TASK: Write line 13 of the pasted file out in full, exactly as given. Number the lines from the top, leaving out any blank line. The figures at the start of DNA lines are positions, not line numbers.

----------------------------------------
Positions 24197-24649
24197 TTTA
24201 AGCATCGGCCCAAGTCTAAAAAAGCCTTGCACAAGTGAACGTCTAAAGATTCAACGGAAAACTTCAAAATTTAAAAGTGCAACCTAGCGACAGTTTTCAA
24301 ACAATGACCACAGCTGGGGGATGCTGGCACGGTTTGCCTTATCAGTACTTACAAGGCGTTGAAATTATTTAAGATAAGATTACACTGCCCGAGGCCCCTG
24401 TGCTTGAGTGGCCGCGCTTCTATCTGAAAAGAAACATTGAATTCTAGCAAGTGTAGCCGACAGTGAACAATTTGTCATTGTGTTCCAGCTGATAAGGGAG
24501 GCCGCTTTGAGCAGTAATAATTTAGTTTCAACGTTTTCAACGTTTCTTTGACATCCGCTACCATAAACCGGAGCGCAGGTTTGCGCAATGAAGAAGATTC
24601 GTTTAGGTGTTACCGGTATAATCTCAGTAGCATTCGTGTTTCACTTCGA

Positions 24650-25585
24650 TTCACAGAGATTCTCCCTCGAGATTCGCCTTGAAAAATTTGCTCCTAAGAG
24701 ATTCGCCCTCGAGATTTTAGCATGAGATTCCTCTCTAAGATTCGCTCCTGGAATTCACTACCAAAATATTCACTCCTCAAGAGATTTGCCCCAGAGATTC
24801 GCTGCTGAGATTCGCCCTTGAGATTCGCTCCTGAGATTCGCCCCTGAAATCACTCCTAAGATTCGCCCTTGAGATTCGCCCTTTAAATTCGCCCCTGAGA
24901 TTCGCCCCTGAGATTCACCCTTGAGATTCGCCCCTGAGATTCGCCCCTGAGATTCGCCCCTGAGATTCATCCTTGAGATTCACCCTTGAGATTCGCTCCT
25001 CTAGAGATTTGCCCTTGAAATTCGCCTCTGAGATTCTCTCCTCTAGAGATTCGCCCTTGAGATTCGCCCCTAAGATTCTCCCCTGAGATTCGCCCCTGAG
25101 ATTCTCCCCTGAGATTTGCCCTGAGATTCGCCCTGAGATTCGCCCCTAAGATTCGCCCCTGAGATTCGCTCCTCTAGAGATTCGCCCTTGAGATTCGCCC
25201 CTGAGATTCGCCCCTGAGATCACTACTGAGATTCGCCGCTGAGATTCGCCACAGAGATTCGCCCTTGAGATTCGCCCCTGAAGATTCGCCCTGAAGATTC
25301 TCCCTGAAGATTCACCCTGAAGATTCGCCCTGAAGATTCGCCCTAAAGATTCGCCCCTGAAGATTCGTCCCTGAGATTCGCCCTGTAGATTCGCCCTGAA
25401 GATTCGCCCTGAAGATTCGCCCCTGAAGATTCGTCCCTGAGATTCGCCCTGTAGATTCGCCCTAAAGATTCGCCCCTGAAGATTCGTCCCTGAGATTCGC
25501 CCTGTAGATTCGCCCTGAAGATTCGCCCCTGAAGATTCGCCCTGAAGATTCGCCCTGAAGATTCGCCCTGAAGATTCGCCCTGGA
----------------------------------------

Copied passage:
25001 CTAGAGATTTGCCCTTGAAATTCGCCTCTGAGATTCTCTCCTCTAGAGATTCGCCCTTGAGATTCGCCCCTAAGATTCTCCCCTGAGATTCGCCCCTGAG